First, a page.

Grant rises to top-level position in NBA |

Grant rises to top-level position in NBA

Steve Yingling

Chris Grant didn’t mind paying his dues.

The former South Tahoe High basketball star long envisioned a professional sports career.

Although he would have preferred to suit up for the Atlanta Hawks, the National Basketball Association organization brought him aboard as an intern in the mid-1990s. To get Grant acquainted with the business of operating an NBA franchise, the Hawks put him in the video room to record games for the coaches. Before long, the Hawks promoted Grant to scouting director and eventually assistant general manager.

Nearly a decade later, Grant has been rewarded for his dedication and commitment, rising to assistant general manager for one of the NBA’s most -watched teams – the Cleveland Cavaliers.

“I’ve just been around really good people, and as a young guy they let me grow and learn,” said the 33-year-old Grant, who was hired by the Cavaliers in July. “They’ve mentored me and I’ve been very lucky.”

Cavaliers General Manager Danny Ferry also hired Lance Blanks, a former scouting director in San Antonio, as an assistant general manager.

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“Chris is a great addition to the Cavs’ organization,” Ferry said. “His various experiences in Atlanta give him a great perspective on the running of an NBA franchise. I am excited that he decided to join us in Cleveland.”

Grant attributes his business success to the lessons he learned under former STHS coach Tom Orlich and college coach Hank Egan.

“I learned more about life from coach Orlich than I did about basketball. Coach Orlich instilled some things in me that I still use today. Life skills that I use in business that I will use for the rest of my life,” said Grant, who is a 1990 graduate of STHS. “Coach Egan had a strong sense of family, too, and they basically had the same type of coaching philosophies.”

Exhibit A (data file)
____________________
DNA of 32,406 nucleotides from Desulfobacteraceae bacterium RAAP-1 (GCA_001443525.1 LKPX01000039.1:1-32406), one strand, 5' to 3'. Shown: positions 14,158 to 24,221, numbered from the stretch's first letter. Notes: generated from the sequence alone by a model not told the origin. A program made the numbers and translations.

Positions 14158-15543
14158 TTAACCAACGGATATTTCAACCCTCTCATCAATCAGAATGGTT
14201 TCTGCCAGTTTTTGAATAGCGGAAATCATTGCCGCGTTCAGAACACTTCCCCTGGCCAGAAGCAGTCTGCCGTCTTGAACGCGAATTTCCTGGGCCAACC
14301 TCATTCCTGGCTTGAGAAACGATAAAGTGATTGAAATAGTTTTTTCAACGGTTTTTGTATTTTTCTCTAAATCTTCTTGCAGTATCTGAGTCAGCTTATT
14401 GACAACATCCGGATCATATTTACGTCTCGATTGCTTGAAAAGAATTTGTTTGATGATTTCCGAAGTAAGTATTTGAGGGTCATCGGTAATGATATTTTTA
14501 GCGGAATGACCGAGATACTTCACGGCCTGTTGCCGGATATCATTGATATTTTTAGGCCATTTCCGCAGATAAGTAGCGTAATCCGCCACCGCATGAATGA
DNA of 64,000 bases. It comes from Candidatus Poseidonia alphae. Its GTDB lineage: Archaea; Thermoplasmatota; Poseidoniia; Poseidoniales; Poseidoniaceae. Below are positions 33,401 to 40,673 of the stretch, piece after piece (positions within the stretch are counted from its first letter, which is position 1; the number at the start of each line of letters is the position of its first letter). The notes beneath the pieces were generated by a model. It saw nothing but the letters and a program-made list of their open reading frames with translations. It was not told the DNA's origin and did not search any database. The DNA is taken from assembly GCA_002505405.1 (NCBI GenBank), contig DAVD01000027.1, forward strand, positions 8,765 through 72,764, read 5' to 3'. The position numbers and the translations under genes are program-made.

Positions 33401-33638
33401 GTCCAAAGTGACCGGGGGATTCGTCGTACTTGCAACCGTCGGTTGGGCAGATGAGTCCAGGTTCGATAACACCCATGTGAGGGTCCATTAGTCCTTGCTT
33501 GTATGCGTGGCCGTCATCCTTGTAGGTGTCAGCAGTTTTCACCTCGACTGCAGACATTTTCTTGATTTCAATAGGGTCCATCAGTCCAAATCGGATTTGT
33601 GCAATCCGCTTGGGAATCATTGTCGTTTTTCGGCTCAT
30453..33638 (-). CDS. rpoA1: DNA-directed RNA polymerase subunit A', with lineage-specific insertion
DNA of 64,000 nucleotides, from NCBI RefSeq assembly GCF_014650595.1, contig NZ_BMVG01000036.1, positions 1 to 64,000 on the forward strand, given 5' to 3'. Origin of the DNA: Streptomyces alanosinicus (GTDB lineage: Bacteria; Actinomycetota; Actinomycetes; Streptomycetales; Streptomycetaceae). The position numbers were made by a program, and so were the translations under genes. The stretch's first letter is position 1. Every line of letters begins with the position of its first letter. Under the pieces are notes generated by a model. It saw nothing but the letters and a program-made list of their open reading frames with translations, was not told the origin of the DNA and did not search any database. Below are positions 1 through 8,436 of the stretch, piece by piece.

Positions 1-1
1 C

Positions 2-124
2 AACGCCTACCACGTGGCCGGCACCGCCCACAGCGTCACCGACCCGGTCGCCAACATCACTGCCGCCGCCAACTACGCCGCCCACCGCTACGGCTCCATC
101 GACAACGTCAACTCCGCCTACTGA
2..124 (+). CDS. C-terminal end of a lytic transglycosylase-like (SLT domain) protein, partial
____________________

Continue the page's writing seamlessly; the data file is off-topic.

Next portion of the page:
Leaving his friends in Atlanta wasn’t easy for Grant, but Cleveland has become a reunion of sorts for the former San Diego Toreros post man. Egan was hired as a Cavaliers’ assistant coach before Grant’s arrival and former Toreros’ teammate Mike Brown is the team’s new head coach.

“Everything was fantastic in Atlanta, but I think change is a good thing sometimes,” Grant said. “I felt this opportunity was intriguing and they have some good talent, so I decided to take the move.

“This situation is pretty abnormal … pretty much coincidental. Just like any business, you have to hire the best people you can hire. The head GM has the final say in those things.”

Grant now has the NBA’s star attraction – LeBron James – on his side in Cleveland. Skipping college, James has exceeded expectations in averaging 24.1 points per game in his first two seasons with the Cavaliers.

“He’s the epitome of what you want to see in pro athletics,” Grant said. “Being such a great talent and player at such a young age is pretty remarkable.”

As one of Ferry’s right-hand men, Grant is expected to assist with the day-to-day operations of the team, scout college players, scout other pro players for possible trades or free-agent acquisitions and help the coaching staff when necessary.

“I put on my hat, and where they tell me where to sweep, I sweep,” Grant said. “The whole point is to make the team better and win games.”

For now, that means finding more pieces to go along with James. During his 60 days with the Cavaliers, the team has signed free agents Larry Hughes and Donyell Marshall and re-signed center Zydrunas Ilgauskas. But there is more work to be done before the season starts this fall.

“We still need a big guy and a point guard … a couple more pieces,” Grant said.

Grant stays in contact with former STHS teammates and worked with North Carolina assistant coach Jerod Haase last spring before the Hawks selected Marvin Williams with their first pick in the 2005 draft.

“I leaned on Jerod for a lot of information on Marvin,” Grant said. “I keep telling Jerod that I’m bringing him into the NBA and he just laughs.”

The past year has brought many changes to Grant’s life – professionally and personally. He and his wife of five years, Kelly, have been adjusting to the stress and benefits of being a first-time parent to 1-year-old Cameron.

“I feel like the luckiest guy on the planet,” Grant said. “I could do what I’m doing right now for a long time. I just worry about doing a good job every day and everything else will just take care of itself.”

That work ethic that Grant learned years ago has taken him to the top of the NBA game.